| **effective top tube length?** | Becky
*May 19, 2003 4:50 AM* | | Could somebody please explain to me how to calculate effective TT from the standard frame measurements (STA, TT, etc)? I'm attempting to compare the geometry of several frames to my current frame and, due to my short torso, effective TT appears to be the most important number for me.
Pictures are most helpful, "plug-n-chug" equations are even better (if such a thing exists). As a science geek, my understanding of most math is pretty good, but I rarely use geometry and trig these days, so I'm a bit rusty as a result.
Thanks in advance! |
| **re: effective top tube length?** | tazdag
*May 19, 2003 6:47 AM* | | TTr = TT-(cos STa x ST)
TTr = top tube reach (horizontal)
TT = top tube, center to center (horizontal)
STa = seat tube angle
ST = seat tube, center to center |
| **not correct....** | C-40
*May 19, 2003 7:06 AM* | | The term "effective" TT length is used to compare the fit of two frames with different seat tube angles, with the rider in the same position relative to the bottom bracket on both frames.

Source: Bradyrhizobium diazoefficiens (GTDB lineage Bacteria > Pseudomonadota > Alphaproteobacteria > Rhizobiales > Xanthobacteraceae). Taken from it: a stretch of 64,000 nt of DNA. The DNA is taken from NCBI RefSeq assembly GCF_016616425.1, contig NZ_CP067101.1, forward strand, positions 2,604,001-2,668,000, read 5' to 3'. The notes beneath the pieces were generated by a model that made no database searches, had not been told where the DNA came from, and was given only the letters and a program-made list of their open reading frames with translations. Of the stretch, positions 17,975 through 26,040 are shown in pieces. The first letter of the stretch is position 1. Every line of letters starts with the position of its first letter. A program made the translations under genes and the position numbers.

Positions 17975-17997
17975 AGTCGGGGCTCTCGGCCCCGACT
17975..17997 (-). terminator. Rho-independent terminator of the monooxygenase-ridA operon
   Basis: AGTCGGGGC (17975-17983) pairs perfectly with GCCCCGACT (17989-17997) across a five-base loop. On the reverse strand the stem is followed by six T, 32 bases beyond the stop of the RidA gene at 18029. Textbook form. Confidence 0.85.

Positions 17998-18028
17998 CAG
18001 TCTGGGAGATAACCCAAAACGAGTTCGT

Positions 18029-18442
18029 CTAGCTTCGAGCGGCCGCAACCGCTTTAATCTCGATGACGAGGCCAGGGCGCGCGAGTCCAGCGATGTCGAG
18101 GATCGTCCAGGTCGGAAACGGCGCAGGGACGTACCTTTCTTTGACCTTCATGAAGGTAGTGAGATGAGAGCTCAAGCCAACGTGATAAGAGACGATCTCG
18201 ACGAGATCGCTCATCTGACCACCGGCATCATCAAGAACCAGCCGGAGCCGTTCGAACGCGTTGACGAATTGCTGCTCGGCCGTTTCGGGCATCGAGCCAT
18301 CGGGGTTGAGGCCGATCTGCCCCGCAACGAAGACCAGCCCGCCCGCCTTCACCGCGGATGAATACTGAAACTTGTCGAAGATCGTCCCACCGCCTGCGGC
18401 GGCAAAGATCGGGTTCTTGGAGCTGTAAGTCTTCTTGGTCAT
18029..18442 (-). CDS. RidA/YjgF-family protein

The relevant formula is: saddle height x (cosA- CosB) where A and B are the two different seat tube angles. This value is added to the TT length of the frame with the steeper STA.
The amount ranges from 1.0 to 1.5cm per degree, depending on the saddle height.
For most comparisons, using a value of 1.2cmm (or 1/2 inch)per degree is sufficiently accurate.
For example, to compare a midsized frame with a 74 degree STA and 54.3cm TT to a frame with a 73 degree STA and 55.5cm TT, add 1.2cm to the TT length of the first frame. The result is the same 55.5cm TT length. These two frames would fit the same once the rider was positioned the same relative to the BB. The only difference would be the position of the saddle on the seatpost. |
| **don't you have to take HTa into account?** | kenyee
*May 19, 2003 9:05 AM* | | Smaller by one degree means subtract 1cm in comparison? |
| **not very important...** | C-40
*May 19, 2003 9:56 AM* | | The difference in reach from a 1 degree change in the HTA would be 1-2mm. It would rarely be of any significance considering that stems are mostly available in 10mm increments. |